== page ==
Stands Scotland where it did? Sadly it appears it’s still ‘a country almost afraid to know itself’, says Kenny MacAskill
‘Stands Scotland where it did?” asked Macduff in Macbeth. The answer from Ross: “Alas, poor country, almost afraid to know itself” make Shakespeare’s words seem almost prescient, albeit centuries on. For amidst all the turmoil and intrigue at Westminster, Scotland sits on the sidelines, marginal and almost moribund.
The Independent Group formed by the breakaway Labour MPs, yesterday joined by three Conservative MPs, has neither interest nor relevance to Scotland. If the suggestion that they considered Ruth Davidson as a potential leader’s true, then it shows just how out of touch they are and the political positioning of the defectors, if not foresworn, then left unsaid. Meanwhile, the Scottish constitutional issue didn’t even rate a mention.
Of course, interest is on whether Scottish Blairites, Centrists or whatever you call them, might follow in another wave of defections. That would certainly spice up the story in Scotland but they still remain on the margins. Ian Murray and Kezia Dugdale are on the fringes of what has in reality become a fringe party here, though much of the blame for that lies at their door with the catastrophic positioning during the referendum. In Scotland it’s not the Independent Group but a reformed Independent Labour Party that many yearn for, radical on social and economic policy, as well as the constitution.
But it’s the SNP’s position that’s most surprising, after the leadership moving from lighting the fiery cross to an almost interminable delay on a second referendum. Two weeks has passed and no further comment has come from the First Minister. A week’s a long time in politics, as they say, and it’s now many more than that and within which the British political parties are beginning to fall apart. Labour has seen the eight go and others may follow. Three Conservative defectors have now joined them. As a “No Deal” Brexit looms, the possibility of further fragmentation within the Tories grows, with even Cabinet Ministers rumoured to be willing to jump ship.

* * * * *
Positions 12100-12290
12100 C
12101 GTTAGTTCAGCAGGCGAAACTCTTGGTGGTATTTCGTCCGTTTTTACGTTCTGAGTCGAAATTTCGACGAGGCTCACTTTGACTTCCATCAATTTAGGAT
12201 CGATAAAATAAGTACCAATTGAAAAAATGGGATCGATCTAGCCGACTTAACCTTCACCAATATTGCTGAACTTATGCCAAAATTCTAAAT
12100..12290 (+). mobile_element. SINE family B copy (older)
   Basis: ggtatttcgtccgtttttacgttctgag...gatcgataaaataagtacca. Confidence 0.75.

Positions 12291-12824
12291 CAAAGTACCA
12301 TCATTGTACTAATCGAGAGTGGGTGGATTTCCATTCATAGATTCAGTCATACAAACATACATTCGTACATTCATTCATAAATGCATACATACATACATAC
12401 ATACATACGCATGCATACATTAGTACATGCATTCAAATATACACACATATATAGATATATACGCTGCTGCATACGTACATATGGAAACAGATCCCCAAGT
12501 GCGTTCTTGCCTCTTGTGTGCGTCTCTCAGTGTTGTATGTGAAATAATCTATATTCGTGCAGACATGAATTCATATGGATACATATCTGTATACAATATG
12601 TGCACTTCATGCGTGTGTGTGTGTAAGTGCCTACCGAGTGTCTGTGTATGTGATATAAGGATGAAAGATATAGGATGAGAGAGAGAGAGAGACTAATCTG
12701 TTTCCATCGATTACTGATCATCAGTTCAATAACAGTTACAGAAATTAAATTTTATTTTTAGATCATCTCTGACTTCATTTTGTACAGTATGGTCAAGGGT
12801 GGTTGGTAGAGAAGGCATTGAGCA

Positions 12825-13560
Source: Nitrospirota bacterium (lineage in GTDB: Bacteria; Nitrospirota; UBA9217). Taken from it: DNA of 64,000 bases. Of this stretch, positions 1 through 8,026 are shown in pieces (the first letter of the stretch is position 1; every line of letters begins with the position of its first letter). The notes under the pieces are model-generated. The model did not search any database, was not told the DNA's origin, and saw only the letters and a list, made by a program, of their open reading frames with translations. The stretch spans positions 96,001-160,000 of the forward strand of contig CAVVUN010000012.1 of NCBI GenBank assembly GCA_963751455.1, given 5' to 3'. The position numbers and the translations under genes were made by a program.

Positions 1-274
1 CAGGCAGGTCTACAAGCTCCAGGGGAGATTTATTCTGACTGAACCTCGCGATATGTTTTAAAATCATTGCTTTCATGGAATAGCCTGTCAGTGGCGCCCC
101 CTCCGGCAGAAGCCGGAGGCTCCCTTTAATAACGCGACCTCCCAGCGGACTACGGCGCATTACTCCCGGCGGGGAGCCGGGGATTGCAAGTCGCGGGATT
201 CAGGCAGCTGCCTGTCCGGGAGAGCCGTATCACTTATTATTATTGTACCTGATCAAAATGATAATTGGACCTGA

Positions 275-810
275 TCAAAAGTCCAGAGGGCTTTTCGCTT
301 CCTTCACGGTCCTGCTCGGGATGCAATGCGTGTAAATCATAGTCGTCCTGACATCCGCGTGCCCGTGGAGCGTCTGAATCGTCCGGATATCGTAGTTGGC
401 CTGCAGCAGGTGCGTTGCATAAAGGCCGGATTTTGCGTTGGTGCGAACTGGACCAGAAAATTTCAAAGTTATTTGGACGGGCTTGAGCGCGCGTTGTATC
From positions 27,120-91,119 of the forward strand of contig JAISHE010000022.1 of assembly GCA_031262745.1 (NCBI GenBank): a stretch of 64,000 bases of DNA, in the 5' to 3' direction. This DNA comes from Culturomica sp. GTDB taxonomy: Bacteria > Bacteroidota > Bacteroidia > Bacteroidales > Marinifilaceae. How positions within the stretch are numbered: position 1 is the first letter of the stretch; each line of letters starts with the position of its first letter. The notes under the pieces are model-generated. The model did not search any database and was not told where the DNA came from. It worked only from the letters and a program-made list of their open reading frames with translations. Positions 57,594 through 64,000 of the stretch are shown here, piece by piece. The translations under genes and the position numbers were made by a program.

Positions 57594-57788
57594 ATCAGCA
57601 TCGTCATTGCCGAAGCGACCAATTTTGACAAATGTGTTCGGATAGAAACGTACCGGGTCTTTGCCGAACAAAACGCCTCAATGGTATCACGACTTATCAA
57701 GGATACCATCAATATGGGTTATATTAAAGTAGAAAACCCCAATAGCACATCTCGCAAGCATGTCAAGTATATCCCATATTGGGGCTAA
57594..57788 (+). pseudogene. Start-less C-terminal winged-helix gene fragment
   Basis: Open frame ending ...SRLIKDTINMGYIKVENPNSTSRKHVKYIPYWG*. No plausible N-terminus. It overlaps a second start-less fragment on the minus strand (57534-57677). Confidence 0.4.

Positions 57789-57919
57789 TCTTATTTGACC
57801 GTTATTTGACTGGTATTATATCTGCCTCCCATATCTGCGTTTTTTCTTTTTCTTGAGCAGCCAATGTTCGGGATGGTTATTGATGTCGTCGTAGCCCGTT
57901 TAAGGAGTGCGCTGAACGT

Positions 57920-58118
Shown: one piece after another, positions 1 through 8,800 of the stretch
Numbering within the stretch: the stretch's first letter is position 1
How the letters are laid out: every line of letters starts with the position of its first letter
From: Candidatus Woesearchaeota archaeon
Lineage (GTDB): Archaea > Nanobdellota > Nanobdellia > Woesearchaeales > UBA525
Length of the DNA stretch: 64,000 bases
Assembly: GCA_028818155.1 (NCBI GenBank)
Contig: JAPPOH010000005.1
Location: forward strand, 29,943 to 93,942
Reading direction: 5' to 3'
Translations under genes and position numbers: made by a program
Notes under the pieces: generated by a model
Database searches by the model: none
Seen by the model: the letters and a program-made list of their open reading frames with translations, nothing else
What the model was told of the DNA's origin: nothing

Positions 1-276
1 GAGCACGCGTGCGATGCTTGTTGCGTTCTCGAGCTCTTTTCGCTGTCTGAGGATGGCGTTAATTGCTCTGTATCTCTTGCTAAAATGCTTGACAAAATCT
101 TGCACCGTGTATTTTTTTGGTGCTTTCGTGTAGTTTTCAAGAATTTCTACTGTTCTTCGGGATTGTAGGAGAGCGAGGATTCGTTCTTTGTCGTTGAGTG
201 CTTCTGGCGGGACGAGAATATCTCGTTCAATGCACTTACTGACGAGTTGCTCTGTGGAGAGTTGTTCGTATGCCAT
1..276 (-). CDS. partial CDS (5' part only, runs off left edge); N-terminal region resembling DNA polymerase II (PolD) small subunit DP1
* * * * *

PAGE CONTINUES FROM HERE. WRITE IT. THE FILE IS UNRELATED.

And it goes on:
British politics, if not melting down, is in serious trouble and on the point of potentially significant change. The old adage in Ireland was always “England’s difficulty is Ireland’s opportunity”. Indeed that still applies as not just Sinn Fein but others, including unionists, are now talking of a Border Poll, the constitutional issue having been kick-started, ironically, by ardent Brexiteers whether Tory or DUP.
Meanwhile in Scotland, though, there’s almost complete silence. Here it’s not another poll that’s talked about by the SNP, but internal polling. Nicola Sturgeon has gone from gung-ho for IndyRef2 to tweeting her endorsement of a private polling company. It’s a helluva long way from even a strategy for another poll, let alone her strident call in 2017.
Now, I’ve no objection to polling – all parties and campaigns do it. But three questions spring to mind: Firstly, why hasn’t it been done already, it was certainly done in the run up to 2014? She’s been leader of the SNP for over four years and reviewing what was pivotal in costing defeat back then is long overdue. If it hasn’t been done then questions need to be asked. Did she really make the call back in 2017 without that information base? Though, to be fair, the shambolic Westminster campaign that so dearly cost the party may answer that.
Secondly, if it now needs to be done then why endorse one private company rather than have it carried out commercially? Surely something as critical and costly as this should go out to competitive tender. Angus Robertson’s a party stalwart and all things being equal most members would be delighted if he benefited. His business partner Mark Diffley is also a very able and personable individual, but he’s running a business and doing it commercially. I know he polled for the other side in the last independence referendum, as he told me so. That doesn’t mean he shouldn’t get the business this time, just that it’s a commercial deal and there should be openness and transparency. They may not have been ordained by the SNP but they’ve been anointed by the leadership.
But the real question is why is the SNP leadership so moribund? Of course, the fog hasn’t cleared from Brexit but it hadn’t in 2017 when many were urging caution and yet the call was made. Now as the UK faces going over the cliff edge and as the economy and social wellbeing are threatened it’s not just a British difficulty but a British crisis.
Answers should have been forthcoming on currency and other issues, and questions need to be asked why that work hasn’t been done. They can, though, still be provided but a wider crisis is looming and one where the old certainties of the union no longer apply. It’s not just leaving the EU, but the stability of sterling, never mind fundamental economic wellbeing that’s threatened. The British state is approaching an unparalleled crisis, one not experienced since wartime, with even Suez looking a minor affair in comparison. So there comes a time when people want leadership and may be prepared to take a potential leap into the unknown, as they’re aware of the catastrophe that beckons.
In 2014 and even in 2017, the British parties were largely united within and certainly united without against the nationalist threat. Now, they’re hopelessly divided within and at daggers drawn without against each other. Never has the British political front been so weak. Yet, the First Minister seeks some polling information that should have been obtained longago, rather than seeking to push against that front by ramping up the calls for IndyRef2.
If a century ago Irish Nationalist MPs had carried out polling, rather than establishing the Dail Eirann, we probably wouldn’t be discussing the Irish backstop. Stands Scotland where it did? Sadly it appears it’s still “a country almost afraid to know itself”.